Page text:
I like reading medieval travel literature and I want to translate a short text (one chapter or two) from medieval Latin into English to improve my translation skills.

Unfortunately, most medieval travel literature is written in vernacular languages (e.g. English, French or Italian), not Latin.

The only medieval work I know written in Latin is the journey of William Rubruck. Are there any similar works? Where can I find them on the Internet?

3 Answers 3


The French catalog Arlima proposes a list of such works: http://www.arlima.net/uz/voyage.html


I know of two works that fall slightly outside the boundaries of your question but that I'll mention just in case they might be useful.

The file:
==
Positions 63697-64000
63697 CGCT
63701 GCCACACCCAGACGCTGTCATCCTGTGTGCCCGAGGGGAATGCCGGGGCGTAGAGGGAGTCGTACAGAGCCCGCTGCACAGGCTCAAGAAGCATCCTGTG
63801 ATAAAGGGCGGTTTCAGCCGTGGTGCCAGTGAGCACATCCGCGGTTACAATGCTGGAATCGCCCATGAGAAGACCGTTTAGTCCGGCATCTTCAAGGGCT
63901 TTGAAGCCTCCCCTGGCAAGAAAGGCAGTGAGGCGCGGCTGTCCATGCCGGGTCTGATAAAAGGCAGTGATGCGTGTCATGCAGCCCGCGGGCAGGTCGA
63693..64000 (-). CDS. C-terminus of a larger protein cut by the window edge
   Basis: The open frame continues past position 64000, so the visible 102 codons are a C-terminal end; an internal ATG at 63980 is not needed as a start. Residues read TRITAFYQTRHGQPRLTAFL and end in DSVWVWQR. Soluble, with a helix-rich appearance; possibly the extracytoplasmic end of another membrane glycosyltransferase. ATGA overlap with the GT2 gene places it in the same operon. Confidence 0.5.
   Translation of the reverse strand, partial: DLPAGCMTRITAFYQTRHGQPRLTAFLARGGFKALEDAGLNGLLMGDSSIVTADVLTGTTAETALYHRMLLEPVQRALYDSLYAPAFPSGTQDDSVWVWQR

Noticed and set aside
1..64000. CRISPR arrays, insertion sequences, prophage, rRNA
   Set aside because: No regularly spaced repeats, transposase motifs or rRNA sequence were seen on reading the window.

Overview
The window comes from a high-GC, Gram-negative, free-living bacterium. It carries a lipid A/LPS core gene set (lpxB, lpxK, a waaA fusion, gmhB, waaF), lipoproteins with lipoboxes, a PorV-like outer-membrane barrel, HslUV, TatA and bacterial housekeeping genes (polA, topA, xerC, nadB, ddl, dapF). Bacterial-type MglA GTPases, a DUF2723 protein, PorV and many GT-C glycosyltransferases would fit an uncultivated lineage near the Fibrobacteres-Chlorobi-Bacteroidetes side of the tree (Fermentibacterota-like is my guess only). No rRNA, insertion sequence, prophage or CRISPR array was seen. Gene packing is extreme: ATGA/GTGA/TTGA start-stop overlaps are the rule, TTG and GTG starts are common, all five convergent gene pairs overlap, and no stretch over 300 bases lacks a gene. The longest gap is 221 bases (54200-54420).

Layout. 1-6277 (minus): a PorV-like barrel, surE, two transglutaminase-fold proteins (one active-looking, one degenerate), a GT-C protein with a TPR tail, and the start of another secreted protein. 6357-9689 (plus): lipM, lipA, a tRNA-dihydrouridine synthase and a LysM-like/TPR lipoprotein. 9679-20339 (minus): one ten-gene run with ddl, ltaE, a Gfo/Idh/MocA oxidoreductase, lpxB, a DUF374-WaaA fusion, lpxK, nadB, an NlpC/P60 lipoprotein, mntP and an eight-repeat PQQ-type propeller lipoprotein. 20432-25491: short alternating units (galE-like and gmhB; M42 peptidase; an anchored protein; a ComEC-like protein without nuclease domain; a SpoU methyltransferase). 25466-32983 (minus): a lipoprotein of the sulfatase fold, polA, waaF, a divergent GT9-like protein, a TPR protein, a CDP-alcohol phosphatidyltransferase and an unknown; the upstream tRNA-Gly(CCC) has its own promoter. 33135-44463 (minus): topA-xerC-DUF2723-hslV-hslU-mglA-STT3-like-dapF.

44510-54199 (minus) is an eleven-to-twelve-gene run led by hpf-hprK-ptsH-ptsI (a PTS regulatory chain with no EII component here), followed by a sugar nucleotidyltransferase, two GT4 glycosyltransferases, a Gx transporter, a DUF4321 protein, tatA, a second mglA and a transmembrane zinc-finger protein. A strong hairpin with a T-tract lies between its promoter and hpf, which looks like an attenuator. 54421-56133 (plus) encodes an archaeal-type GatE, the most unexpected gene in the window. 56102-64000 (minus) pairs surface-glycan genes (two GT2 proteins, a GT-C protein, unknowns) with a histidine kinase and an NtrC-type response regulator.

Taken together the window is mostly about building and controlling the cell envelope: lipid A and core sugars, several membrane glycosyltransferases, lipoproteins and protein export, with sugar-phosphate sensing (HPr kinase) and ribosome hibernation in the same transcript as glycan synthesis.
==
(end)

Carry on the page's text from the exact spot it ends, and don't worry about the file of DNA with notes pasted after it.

The first is the Itinerarium Egeriæ, which was written, as far as I understand, near the end of the 4th century A.D.—so a little before your time period, but not too much so.

The second is the Mirabilia descripta, or Wonders of the East, which exists both in Old English and in Latin but is apparently from a Greek original; it's a description of fantastical beasts in the form of letters home from a traveler. So it's not actual travel literature, but it's in the form of travel literature.

Welcome to the site!


While trying to find a Latin word for jade, I learned of the Travels of Friar Odoric of Pordenone, which occurred from 1318–1330. From my small sampling of the text, it appears to be strongly influenced by the vernacular, but it's still Medieval Latin. Wikipedia says that it was "taken down in homely Latin by Friar William of Solagna."

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